Exhibition and Public Programming
Vera B. Williams, an award-winning author and illustrator of children’s books, started making pictures almost as soon as she could walk. She studied at Black Mountain College in a time where summer institutes were held with classes taught by John Cage and Merce Cunningham. Williams studied under the Bauhaus luminary Josef Albers and went on to make art for the rest of her life. At the time of her death, The New York Times wrote: “Her illustrations, known for bold colors and a style reminiscent of folk art, were praised by reviewers for their great tenderness and crackling vitality.” Despite numerous awards and recognition for her children’s books, much of her wider life and work remains unexplored. This retrospective will showcase the complete range of Williams’ life and work. It will highlight her time at Black Mountain College, her political activism, and her establishment, with Paul Williams, of an influential yet little-known artist community, in addition to her work as an author and illustrator.
Author and illustrator of 17 children’s books, including Caldecott medal winner, A Chair for My Mother, Vera B. Williams always had a passion for the arts. Williams grew up in the Bronx, NY, and in 1936, when she was nine years old, one of her paintings, called Yentas, opens a new window, was included in an exhibition at the Museum of Modern Art. While Williams is widely known for her children’s books today, this exhibition’s expansive scope highlights unexplored aspects of her artistic practice and eight decades of life. From groundbreaking, powerful covers for Liberation Magazine, to Peace calendar collaborations with writer activist Grace Paley, to scenic sketches for Julian Beck and Judith Malina’s Living Theater, to hundreds of late life “Aging and Illness” cartoons sketches and doodles, Vera never sat still.
Williams arrived at Black Mountain College in 1945. While there, she embraced all aspects of living, working, and learning in the intensely creative college community. She was at BMC during a particularly fertile period, which allowed her to study with faculty members Buckminster Fuller and Josef Albers, and to participate in the famed summer sessions with John Cage, Merce Cunningham, M.C. Richards, and Robert Rauschenberg. In 1948, she graduated with Josef Albers as her advisor and sculptor Richard Lippold as her outside examiner. Forever one of the College’s shining stars, Vera graduated from BMC with just six semesters of coursework, at only twenty-one years old. She continued to visit BMC for years afterward, staying deeply involved with the artistic community that BMC incubated.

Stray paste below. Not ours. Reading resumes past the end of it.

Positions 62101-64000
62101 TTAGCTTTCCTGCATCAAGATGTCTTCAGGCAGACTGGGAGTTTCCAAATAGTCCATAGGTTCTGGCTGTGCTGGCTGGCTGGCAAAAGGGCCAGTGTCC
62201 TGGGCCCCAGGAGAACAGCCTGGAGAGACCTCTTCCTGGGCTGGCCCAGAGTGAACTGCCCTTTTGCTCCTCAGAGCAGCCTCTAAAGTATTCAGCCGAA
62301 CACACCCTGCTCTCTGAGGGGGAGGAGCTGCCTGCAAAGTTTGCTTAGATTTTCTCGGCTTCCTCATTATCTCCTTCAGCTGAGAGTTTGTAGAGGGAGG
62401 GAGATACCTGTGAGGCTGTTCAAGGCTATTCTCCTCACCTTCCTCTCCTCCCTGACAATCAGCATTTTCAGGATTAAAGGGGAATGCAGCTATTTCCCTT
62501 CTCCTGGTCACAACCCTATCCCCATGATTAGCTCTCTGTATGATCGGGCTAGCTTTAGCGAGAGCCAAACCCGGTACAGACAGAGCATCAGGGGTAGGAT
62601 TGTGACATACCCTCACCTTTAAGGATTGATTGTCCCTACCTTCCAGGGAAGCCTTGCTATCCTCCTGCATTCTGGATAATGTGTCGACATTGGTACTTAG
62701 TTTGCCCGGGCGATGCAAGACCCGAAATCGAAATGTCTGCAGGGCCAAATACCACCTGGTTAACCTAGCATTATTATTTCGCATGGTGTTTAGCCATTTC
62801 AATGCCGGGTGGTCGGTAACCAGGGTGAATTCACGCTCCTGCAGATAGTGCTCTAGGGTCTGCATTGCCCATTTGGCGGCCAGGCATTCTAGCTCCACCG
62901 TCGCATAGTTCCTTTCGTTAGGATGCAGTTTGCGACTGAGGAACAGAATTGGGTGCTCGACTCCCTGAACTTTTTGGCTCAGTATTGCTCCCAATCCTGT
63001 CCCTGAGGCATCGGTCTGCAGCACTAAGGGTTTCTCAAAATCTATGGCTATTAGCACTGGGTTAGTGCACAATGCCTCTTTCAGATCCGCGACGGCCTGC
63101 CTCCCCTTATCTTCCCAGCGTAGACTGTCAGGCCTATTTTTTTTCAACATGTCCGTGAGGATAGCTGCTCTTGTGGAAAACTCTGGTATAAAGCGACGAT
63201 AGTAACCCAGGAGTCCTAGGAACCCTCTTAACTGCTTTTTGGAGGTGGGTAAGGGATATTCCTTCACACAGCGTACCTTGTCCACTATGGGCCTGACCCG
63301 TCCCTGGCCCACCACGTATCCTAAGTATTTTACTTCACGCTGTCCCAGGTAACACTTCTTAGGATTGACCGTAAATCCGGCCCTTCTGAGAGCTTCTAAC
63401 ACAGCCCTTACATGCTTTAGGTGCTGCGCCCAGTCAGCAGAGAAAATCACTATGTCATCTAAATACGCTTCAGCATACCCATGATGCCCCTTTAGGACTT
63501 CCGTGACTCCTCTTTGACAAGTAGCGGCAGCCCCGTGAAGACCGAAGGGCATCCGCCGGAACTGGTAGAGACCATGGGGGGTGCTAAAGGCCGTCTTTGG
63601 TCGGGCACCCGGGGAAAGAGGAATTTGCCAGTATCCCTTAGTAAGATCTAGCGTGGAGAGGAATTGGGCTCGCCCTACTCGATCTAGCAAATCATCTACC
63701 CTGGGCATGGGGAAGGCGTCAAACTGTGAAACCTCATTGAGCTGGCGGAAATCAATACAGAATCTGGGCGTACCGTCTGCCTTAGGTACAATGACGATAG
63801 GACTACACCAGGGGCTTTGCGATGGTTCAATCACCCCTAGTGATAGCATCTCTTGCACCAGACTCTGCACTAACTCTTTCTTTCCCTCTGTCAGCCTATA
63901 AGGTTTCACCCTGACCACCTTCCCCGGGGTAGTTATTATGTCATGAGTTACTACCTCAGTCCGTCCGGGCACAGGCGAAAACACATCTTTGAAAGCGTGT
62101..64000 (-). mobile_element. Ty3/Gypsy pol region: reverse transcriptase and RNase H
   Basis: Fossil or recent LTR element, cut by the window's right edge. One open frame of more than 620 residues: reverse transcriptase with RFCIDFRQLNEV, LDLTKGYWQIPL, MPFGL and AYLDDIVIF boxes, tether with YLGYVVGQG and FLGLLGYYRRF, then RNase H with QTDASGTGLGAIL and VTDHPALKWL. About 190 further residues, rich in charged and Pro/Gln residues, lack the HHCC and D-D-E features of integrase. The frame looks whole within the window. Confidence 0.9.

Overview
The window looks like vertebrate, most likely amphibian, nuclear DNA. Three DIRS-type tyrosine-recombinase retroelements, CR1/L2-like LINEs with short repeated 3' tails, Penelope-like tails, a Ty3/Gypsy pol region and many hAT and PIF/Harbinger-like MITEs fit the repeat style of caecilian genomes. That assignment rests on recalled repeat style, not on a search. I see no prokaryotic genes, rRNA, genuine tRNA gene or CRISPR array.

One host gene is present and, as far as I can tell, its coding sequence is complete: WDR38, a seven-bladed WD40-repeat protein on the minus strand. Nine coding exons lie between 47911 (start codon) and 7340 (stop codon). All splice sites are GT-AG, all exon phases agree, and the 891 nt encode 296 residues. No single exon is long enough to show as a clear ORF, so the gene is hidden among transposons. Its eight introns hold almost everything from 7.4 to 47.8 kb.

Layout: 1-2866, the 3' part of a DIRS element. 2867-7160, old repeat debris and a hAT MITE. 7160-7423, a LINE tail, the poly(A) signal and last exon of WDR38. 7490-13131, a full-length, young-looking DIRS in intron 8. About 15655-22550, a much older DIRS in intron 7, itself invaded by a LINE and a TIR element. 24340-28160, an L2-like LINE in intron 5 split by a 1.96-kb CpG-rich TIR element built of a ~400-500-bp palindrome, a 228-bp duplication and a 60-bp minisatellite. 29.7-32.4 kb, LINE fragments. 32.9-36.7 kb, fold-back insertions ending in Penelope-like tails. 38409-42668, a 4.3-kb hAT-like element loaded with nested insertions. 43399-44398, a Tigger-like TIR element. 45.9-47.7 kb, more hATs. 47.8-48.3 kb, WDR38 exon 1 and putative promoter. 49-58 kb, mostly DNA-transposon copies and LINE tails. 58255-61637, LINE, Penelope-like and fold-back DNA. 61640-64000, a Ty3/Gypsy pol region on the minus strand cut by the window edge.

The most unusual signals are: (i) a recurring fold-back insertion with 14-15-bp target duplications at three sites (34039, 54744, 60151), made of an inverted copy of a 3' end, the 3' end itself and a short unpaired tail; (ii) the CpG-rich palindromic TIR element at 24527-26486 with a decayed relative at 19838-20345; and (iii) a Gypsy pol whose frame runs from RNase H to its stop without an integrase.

Anticipating the eventual closure of BMC, Williams, alongside her husband Paul Williams and a group of influential former BMC figures, founded The Gate Hill Cooperative Artists community located 30 miles north of NYC on the outskirts of Stony Point, NY. The Gate Hill Cooperative, also known as The Land, became an outcropping of Black Mountain College’s experimental ethos. Students and faculty including John Cage, M.C. Richards, David Tudor, Karen Karnes, David Weinrib, Stan VanDerBeek, and Patsy Lynch Wood shaped Gate Hill as founding members of the community. Vera B. Williams raised her three children at Gate Hill while continuing to make work.
The early Gate Hill era represented an especially creative phase for the BMC group. For Williams, this period saw the creation of 76 covers for Liberation Magazine, a radical, groundbreaking publication. This exhibition will feature some of Williams’ most powerful Liberation covers including a design for the June 1963 edition, which contained the first full publication of MLK’s “Letter from Birmingham Jail.” Williams’ activism work continued throughout her life. As president of PEN’s Children Committee and member of The War Resisters league, she created a wide range of political and educational posters and journal covers. Williams protested the war in Vietnam and nuclear proliferation while supporting women’s causes and racial equality. In 1981, Williams was arrested and spent a month in a federal prison on charges stemming from her political activism.
In her late 40’s, Williams embarked in earnest on her career as a children’s book author and illustrator, a career which garnered the NY Public Library’s recognition of A Chair for My Mother as one of the greatest 100 children’s books of all time. Infinitely curious and always a wanderer at heart, Williams’ personal life was as expansive as her art. In addition to her prolific picture making, Williams started and helped run a Summerhill-based alternative school, canoed the Yukon, and lived alone on a houseboat in Vancouver Harbor. She helped to organize and attended dozens of political demonstrations throughout her adult life.
Her books won many awards including the Caldecott Medal Honor Book for A Chair for My Mother in 1983, the Boston Globe–Horn Book Award– Fiction category– for Scooter in 1994, the Jane Addams Honor for Amber Was Brave, Essie Was Smart in 2002, and the NSK Neustadt Prize for Children’s Literature in 2009. Her books reflected her values, emphasizing love, compassion, kindness, joy, strength, individuality, and courage.
Cover of Vera B. Williams’ A Chair for My Mother, published in 1982.
Vera B. Williams, Cover for Liberation Magazine, November 1958.